August 24, 2011; Source: Forbes Magazine | Forbes loves lists. This month the magazine enumerates the 100 most powerful women in the world, cheekily describing them as “Women on Top.” Pop star Lady Gaga is the youngest on the list, Queen Elizabeth the oldest; the average age is a boomerish 54. German Chancellor Angela Merkel tops the list, followed by U.S. Secretary of State Hillary Clinton and Brazil’s new president, Dilma Rousseff. Only a handful are specifically designated as hailing from the nonprofit sector, but the list features others with roots in nonprofits. Here are our nonprofit-y selections:
6. Melinda Gates She co-chairs the Bill & Melinda Gates Foundation, the world’s largest philanthropic foundation, giving her outsized influence in the arenas of education and health policy.
8. Michelle Obama Given her role as a key adviser to President Obama, we would have ranked the First Lady of the United States ahead of Facebook COO Sheryl Sandberg (no. 5) on the Forbes list of the world’s most powerful women. Her nonprofit importance is obvious from prominence on the website of the Corporation for National and Community Service: there she is on the CNCS front page with the September 11th National Day of National Service and Remembrance.
9. Christine LaGarde The former French finance minister and current managing director of the International Monetary Fund was elected by IMF member states after her countryman Dominique Strauss-Kahn resigned after being charged with sexual assault at a New York hotel in May.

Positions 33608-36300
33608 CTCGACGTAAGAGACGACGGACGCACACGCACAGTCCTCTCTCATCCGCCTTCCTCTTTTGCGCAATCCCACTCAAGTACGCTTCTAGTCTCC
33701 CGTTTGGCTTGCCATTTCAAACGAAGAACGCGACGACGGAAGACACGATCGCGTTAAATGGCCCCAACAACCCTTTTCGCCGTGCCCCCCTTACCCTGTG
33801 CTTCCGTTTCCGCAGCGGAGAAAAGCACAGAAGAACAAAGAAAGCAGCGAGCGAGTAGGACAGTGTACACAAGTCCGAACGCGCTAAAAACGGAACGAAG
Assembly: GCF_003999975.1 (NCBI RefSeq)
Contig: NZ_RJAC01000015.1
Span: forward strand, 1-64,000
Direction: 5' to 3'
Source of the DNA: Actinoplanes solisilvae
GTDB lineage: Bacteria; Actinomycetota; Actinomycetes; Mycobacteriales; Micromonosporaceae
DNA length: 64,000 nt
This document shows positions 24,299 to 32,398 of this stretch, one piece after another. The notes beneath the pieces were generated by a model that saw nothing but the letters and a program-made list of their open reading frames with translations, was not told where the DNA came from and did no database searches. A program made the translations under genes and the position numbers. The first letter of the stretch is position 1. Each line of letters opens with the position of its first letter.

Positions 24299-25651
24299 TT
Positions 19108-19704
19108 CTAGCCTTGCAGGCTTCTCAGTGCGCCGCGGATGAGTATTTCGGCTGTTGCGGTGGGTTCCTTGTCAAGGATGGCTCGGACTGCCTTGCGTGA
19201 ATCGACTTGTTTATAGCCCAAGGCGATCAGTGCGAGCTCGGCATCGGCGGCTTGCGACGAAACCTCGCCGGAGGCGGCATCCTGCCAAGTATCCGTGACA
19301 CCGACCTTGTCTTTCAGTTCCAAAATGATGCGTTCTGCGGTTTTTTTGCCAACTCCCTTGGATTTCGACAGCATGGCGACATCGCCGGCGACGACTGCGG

21. Margaret Hamburg Although currently the commissioner of the U.S. Food and Drug Administration, Peggy Hamburg has deep nonprofit roots, not just from her own work in places such as the Nuclear Threat Initiative, but as the daughter of David Hamburg, the former president of the Carnegie Corporation.
30. Josette Sheeran A former journalist and technology executive, Sheeran started her career in government as the U.S. Trade Representative. After a stint at the U.S. State Department, she is now Executive director of the UN World Food Programme.
36. Helene Gayle CEO of CARE USA.
50. Helen Clark The former prime minister of New Zealand is current head of the UN Development Programme.
65. Sri Mulyani Indrawati An economist, Indrawati is the former Indonesian finance minister and now holds one of three managing-director posts at the World Bank.
68. Margaret Chan Hong Kong Health Director during the bird flu and SARS epidemics, Chan is currently director-general of the World Health Organization.
70. Abigail Johnson The daughter of Fidelity Investments founder Ned Johnson, Abby Johnson leads the next generation of a very philanthropically generous and creative family (see: the Fidelity Charitable Gift Fund).
71. Judith Rodin The president of the Rockefeller Foundation is not a surprise name on this list, since in 2010, the foundation received a “Just Award” from Blue Avocado for “Narcissism in Philanthropy” due to the “overwhelming and relentless promotion of its president, Judith Rodin.” (Disclosure: I served on the Just Awards panel that year.)
83. Drew Gilpin Faust President of Harvard University.
95. Risa Lavizzo-Mourey President and CEO of the Robert Wood Johnson Foundation.
We wonder which nonprofit leaders here and abroad Forbes overlooked.—Rick Cohen